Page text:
SBI is providing sensor technology and bioprocessing expertise for three active ReMDO projects —Universal Cell Media, Universal Bioink and a newly launched project focused on modular bioreactor scalability. These projects are part of the Advanced Biomanufacturing Initiative, which is supported by funding from the U.S. Army Medical Research & Materiel Command (USAMRMC) and the Medical Technology Enterprise Consortium (MTEC).

ReMDO’s Universal Cell Media collaboration, which began in 2016, is designed to reduce variability in cell media by improving media factor definition. ReMDO is striving to develop a defined, xeno-free (animal product free) universal media that works with most clinically-relevant cell types, which will improve FDA regulatory approval performance and potentially significantly reduce the cost of media. Better performance at lower development costs is not only critical for regenerative medicine developers and manufacturers, but also for patients who will pay less for the end products. 

The Universal Bioink project is developing a tunable, universal bioink for the 3D bioprinting of implantable regenerative medicine clinical products, including tissue and organs. The goal is to create an out-of-the-box bioink that can be tuned to create different tissues using the same bioprinter. This bioink will also be able to be used across different 3D bioprinting modalities such as extrusion and ink jet based bioprinters.

ReMDO’s newest project is focused on bioreactor scalability for regenerative medicine. Being able to grow billions and billions of cells efficiently and effectively in 3D tissues and organs is currently a major challenge for regenerative medicine manufacturing.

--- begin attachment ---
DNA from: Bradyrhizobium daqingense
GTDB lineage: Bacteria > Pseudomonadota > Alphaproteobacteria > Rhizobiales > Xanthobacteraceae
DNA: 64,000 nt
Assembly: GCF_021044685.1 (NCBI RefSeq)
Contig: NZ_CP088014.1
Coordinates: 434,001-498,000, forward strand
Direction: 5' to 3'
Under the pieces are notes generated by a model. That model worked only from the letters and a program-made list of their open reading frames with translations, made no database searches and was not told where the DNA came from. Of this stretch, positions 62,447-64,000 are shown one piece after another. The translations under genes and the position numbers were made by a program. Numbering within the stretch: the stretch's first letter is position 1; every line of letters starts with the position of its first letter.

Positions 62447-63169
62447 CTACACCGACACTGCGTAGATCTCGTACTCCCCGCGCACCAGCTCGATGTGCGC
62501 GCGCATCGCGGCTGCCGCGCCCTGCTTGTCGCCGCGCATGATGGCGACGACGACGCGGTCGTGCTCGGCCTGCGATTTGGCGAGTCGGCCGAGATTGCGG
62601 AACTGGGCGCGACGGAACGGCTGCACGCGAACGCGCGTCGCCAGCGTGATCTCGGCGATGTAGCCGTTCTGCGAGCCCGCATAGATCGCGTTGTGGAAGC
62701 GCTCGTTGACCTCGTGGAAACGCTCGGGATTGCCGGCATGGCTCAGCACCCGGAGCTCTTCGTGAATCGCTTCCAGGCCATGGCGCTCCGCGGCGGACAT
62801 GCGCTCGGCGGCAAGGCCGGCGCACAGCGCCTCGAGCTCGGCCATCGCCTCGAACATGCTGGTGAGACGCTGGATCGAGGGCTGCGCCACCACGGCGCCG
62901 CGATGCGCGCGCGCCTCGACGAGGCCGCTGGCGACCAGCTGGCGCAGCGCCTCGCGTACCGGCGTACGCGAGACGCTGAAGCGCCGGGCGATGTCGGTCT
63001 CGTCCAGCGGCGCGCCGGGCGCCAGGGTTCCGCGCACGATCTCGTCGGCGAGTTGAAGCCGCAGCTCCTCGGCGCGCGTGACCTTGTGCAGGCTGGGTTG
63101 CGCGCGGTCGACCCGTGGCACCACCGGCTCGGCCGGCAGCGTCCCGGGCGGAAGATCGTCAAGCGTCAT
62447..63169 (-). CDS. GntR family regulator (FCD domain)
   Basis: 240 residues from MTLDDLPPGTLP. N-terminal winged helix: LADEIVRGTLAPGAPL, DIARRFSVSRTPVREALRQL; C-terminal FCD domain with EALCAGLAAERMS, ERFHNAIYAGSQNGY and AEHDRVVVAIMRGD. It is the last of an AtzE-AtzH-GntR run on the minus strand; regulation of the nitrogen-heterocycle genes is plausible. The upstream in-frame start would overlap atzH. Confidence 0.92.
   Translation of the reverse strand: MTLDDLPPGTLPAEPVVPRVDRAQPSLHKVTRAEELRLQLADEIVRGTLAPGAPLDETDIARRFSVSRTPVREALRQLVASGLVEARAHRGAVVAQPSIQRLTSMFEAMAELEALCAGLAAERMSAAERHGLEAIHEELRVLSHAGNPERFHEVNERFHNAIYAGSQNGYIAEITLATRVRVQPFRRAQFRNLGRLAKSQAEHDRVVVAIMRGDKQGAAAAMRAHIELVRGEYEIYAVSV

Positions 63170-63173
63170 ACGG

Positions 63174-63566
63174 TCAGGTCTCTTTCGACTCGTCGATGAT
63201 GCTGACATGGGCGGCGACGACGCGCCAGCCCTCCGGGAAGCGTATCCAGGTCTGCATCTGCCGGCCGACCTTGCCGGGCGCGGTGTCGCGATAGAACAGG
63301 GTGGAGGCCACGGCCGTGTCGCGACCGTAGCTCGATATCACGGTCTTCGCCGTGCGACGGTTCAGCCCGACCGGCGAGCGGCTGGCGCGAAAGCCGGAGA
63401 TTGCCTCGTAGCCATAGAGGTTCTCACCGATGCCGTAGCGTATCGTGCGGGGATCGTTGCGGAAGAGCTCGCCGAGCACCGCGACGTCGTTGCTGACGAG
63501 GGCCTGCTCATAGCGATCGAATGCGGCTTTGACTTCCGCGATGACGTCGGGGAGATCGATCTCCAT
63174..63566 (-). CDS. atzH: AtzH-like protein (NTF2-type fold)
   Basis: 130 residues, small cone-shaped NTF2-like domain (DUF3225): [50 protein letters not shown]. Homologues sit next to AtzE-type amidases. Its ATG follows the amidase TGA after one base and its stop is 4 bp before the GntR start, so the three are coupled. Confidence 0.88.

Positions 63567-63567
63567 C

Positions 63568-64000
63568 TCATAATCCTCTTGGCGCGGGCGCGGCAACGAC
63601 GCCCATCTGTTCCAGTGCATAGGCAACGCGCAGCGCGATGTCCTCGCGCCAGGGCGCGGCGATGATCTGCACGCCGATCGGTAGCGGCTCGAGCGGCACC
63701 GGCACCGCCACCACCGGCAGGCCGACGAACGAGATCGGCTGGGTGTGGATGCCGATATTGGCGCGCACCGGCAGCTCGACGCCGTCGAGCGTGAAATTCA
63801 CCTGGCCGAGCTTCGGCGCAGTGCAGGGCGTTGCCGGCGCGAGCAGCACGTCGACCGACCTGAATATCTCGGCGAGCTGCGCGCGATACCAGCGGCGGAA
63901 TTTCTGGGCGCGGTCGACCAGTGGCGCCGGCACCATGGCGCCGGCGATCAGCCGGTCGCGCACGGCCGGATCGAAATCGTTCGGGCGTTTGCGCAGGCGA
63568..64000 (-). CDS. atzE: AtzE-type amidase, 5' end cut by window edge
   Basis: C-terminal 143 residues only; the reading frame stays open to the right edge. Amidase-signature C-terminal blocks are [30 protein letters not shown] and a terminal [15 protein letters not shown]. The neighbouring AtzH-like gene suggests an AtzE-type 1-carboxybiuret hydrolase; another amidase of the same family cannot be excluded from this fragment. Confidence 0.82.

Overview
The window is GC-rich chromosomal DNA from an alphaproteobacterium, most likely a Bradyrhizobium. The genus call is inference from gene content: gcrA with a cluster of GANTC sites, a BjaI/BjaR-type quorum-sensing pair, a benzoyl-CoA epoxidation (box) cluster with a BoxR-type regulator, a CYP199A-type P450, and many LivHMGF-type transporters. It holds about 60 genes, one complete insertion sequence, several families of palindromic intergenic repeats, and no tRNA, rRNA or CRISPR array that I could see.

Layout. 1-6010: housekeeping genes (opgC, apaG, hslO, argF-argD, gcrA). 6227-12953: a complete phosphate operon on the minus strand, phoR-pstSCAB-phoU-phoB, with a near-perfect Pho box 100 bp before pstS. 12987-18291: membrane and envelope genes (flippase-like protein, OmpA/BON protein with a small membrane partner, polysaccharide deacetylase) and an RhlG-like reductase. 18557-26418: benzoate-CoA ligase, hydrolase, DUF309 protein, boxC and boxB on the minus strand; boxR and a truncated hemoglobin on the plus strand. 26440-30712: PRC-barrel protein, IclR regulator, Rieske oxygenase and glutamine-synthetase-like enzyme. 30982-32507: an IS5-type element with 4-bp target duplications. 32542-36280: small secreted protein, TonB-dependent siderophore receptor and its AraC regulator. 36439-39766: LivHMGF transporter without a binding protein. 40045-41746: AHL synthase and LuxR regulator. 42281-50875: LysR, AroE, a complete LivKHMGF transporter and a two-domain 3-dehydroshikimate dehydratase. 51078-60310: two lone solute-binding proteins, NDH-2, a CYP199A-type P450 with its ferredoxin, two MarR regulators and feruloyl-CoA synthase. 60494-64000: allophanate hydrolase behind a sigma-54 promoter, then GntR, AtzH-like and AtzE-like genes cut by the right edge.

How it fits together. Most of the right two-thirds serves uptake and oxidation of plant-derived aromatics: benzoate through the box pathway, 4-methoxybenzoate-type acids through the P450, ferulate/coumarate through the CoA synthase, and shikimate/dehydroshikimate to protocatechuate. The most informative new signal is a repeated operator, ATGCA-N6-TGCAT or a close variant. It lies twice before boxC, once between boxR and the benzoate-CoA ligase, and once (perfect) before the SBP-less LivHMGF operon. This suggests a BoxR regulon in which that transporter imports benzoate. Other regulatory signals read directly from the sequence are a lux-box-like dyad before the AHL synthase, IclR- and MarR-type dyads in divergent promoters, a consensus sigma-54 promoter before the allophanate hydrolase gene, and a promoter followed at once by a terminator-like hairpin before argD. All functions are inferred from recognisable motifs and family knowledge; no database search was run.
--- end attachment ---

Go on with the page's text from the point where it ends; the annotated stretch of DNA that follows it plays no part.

In each case, SBI’s sensor technology and bioprocessing expertise is being deployed to monitor processes in real time, provide early warning signs of problems and generate the valuable and timely data sets that ReMDO and its partners need to achieve their respective goals. What’s more, SBI’s sensors are key tools in process and product validation.

“The SBI application scientist team is actively engaged with ReMDO and its members on all three projects on a regular basis. Current products for real-time sensing of pH and dissolved oxygen and products under development that expand the sensing platform and enhance sensing integration play a key role in biomanufacturing,” said Sandy Williams, PhD, SBI’s Marketing and Product Manager.

Ultimately, ReMDO and its industry and academic partners are seeking to augment standards development and codify standard operating procedures for regenerative medicine manufacturing; increase the utilization of process automation to reduce human error and accelerate the development process; and enhance the scalability of current regenerative medicine manufacturing processes. 

All of the above will reduce research and development costs, streamline and accelerate regenerative medicine manufacturing, improve regulatory performance and help bring more affordable regenerative medicine therapies to patients in need.